The British Pacific Fleet

HMS Illustrious entering the Captain Cook Graving Dock, Sydney 11 February 1945

Inception

After the fall of Singapore and the subsequent raids on Ceylon in early 1942, the Imperial Japanese Navy (IJN) had expelled the Royal Navy (RN) from the Pacific and effectively restricted British naval operations to the fringes of the Indian Ocean. The British subsequently gave priority to the war in Europe, and the United States Navy (USN) took the lead against the IJN in the Pacific. The successful landings at Normandy and the advance on Germany convinced the British Prime Minister Winston Churchill that the time was right for a return of the White Ensign to Far Eastern waters. At the second Quebec conference in September 1944, the United States President Franklin D. Roosevelt accepted Churchill's suggestion that a British fleet be used in the main theatre of operations against Japan. Subsequently the British Pacific Fleet (BPF) was formed on 22 November 1944 under Admiral Sir Bruce Fraser. As the island hopping Pacific war moved through the Philippines inexorably toward Japan, the British fleet was to operate from a main base to be established in Sydney, with an intermediate base at Manus in the Admiralty Islands.

The BPF remained in the Indian Ocean conducting operational training and re-equipping its units. This included substantial changes to British carrier and Fleet Air Arm doctrine, as the air operations in the restricted waters of the European theatre were replaced by large numbers of aircraft operating with a single purpose from several carriers simultaneously, as well as the introduction of superior American aircraft. As the BPF was to operate upon the great expanses of the Pacific Ocean it needed to support itself far from base, hence the fleet expanded its floating supply organisation, along the lines of the 'Fleet Train' of their American allies. In spite of a worldwide shortage of afloat support ships and the difficulties inherent in creating a large supply organisation some 12,000 miles away from home, the RN was able to assemble about 60 ships for the Fleet Train; a mixed group including many nationalities and vessels from the RN, the Royal Fleet Auxiliary, as well as numerous merchant ships from Britain and the European Allies. Unfortunately the BPF Train was short on fast tankers capable of refuelling ships at sea, and this subsequently became a serious handicap for the fighting ships. The BPF's first flagship was the battleship HMS Howe which sailed for Sydney with Admiral Fraser embarked in December 1944. The BPF's first flagship was the battleship HMS Howe which sailed for Sydney with Admiral Fraser embarked in December 1944.

First Flagship of the British Pacific Fleet, the battleship HMS Howe.
First Flagship of the British Pacific Fleet, the battleship HMS Howe.

Arrival in Australia

While on their way to Australia, aircraft from the BPF successfully attacked two oil refineries at Palembang in eastern Sumatra inflicting heavy losses on the defending Japanese aircraft. When the fleet arrived at their main base in Sydney on the 11th and 12th February 1945, its ranks were full of confidence for the future. Admiral Fraser, as Commander-in-Chief, established his headquarters ashore in Grenville House, William St, Sydney, while his second-in-command, Vice-Admiral Sir Bernard Rawlings, commanded the fleet at sea. Australia had been under 'American occupation' since 1942 and many Australians were delighted to see the British fleet. The people of Sydney raised £A200,000 by public subscription to build the British Centre staffed by over 4,000 volunteers and which provided 1,200 beds and at times 6,000 meals each day. Three hundred young Australian women attended dances each night as hostesses, while some 12,500 homes in New South Wales offered hospitality to British sailors. Australia managed to perform a host of refit and repair facilities in support of the BPF from February 1945 until well after the end of the war. This included an emergency docking of Illustrious in the newly constructed Captain Cook Graving Dock at Garden Island Sydney, three weeks before the official opening ceremony. Not only did many Australian sailors serve in RN ships of the BPF, but by early March 1945 he Australian Navy had allocated all its 'N' and 'Q' class destroyers and eighteen of its Australian corvettes (minesweepers) to that fleet.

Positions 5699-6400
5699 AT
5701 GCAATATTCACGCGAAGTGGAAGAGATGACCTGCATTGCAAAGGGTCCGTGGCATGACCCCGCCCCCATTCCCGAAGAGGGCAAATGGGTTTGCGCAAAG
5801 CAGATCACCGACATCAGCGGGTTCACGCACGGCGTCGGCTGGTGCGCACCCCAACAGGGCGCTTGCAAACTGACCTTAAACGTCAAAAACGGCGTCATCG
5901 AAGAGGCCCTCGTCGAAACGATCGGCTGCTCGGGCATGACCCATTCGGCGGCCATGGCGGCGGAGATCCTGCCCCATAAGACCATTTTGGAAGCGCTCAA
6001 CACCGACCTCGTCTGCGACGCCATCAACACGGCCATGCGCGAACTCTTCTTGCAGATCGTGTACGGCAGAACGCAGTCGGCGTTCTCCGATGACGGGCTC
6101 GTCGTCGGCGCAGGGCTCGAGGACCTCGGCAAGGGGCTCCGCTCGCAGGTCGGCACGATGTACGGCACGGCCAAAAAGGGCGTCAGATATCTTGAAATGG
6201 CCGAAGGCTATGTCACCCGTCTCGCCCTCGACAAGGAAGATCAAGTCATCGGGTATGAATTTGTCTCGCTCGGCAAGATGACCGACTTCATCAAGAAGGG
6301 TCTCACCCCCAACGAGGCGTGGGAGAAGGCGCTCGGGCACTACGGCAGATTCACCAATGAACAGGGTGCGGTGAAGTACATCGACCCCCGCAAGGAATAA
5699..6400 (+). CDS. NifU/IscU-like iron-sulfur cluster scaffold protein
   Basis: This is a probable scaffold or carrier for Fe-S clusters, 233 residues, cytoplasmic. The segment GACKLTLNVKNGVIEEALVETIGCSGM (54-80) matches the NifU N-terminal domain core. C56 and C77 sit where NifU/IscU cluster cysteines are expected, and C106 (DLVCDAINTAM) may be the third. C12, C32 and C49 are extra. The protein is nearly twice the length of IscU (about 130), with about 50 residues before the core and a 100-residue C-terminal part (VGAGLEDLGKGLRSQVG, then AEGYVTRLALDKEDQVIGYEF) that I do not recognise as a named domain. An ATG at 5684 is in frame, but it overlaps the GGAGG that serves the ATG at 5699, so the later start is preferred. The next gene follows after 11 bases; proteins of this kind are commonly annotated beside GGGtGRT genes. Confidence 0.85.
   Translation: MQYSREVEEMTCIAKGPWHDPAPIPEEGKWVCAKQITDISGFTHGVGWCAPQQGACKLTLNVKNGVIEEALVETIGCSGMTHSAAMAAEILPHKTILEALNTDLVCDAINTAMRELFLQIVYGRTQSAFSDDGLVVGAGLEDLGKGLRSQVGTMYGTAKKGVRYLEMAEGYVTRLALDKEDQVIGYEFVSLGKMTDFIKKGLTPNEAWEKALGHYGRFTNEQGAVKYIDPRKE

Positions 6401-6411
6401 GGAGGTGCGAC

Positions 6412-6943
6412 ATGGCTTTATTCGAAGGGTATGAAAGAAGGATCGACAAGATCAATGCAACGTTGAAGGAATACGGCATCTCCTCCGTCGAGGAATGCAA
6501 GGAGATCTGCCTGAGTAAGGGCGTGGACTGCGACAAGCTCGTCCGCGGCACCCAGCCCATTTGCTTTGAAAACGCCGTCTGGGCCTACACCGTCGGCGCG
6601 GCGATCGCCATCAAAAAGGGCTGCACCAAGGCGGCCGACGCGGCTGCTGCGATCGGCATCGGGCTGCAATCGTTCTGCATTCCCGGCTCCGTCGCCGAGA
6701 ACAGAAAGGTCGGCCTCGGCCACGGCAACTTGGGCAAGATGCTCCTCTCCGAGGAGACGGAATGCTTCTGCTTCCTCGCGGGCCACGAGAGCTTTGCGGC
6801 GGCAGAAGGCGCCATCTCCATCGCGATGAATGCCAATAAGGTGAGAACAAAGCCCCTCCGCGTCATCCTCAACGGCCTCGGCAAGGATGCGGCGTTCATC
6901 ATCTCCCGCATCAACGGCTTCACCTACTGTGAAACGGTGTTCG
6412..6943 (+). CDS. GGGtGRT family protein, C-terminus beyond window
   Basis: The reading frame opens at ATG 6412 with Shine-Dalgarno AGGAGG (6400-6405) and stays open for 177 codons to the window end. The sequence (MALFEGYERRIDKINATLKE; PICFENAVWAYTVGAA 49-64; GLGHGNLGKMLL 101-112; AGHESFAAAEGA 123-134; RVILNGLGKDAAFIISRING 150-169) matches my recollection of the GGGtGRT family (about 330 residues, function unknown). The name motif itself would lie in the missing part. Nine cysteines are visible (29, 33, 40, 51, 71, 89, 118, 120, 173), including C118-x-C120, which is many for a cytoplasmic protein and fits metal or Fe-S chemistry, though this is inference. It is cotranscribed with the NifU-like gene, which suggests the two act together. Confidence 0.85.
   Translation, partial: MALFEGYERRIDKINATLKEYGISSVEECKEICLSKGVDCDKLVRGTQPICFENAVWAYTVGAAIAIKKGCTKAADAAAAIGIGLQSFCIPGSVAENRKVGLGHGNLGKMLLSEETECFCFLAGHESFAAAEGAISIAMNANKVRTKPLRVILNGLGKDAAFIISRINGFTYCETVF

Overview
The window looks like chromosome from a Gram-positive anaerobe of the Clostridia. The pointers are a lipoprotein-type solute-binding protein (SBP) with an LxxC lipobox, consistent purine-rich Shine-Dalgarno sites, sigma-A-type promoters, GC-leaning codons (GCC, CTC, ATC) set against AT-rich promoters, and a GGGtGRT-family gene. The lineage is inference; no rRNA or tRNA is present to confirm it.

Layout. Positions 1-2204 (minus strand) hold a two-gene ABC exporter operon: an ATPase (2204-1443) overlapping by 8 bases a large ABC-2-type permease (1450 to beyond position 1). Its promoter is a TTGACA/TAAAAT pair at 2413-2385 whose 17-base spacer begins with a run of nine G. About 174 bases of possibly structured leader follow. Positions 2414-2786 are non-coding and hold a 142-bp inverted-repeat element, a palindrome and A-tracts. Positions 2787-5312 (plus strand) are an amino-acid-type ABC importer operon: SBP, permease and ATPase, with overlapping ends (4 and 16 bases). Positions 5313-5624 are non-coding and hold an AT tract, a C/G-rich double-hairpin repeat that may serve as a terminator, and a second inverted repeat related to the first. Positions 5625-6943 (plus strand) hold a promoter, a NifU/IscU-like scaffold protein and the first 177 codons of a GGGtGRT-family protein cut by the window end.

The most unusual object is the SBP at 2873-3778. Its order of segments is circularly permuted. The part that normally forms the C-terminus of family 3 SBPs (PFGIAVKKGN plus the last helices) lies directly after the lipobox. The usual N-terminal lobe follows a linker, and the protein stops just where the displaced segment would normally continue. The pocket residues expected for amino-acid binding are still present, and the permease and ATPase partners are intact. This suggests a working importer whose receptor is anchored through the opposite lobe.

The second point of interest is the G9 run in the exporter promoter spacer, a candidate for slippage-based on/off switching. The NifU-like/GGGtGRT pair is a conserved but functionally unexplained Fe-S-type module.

Admiral Faser, escorted by Sub Lieutenant P Forster, RANR, inspects Australian sailors serving in RAN corvettes attached to the British Pacific Fleet, Sydney, February 1945.

The Composition of the British Pacific Fleet on its Initial Formation - 1944

TF118 The Strike Fleet

Fleet Aircraft Carriers

1st Aircraft Carrier Squadron

HMS Indomitable, HMS Illustrious, HMS Victorious, HMS Indefatigable

HMS Indomitable, Flagship Aircraft Carrier Squadron 1
HMS Indomitable, Flagship Aircraft Carrier Squadron 1

Battleships

1st Battle Squadron

HMS King George V, HMS Howe

 

HMS King George V was one of the many ships of the British Pacific Fleet to undergo maintenance in the newly constructed Captain Cook Graving Dock.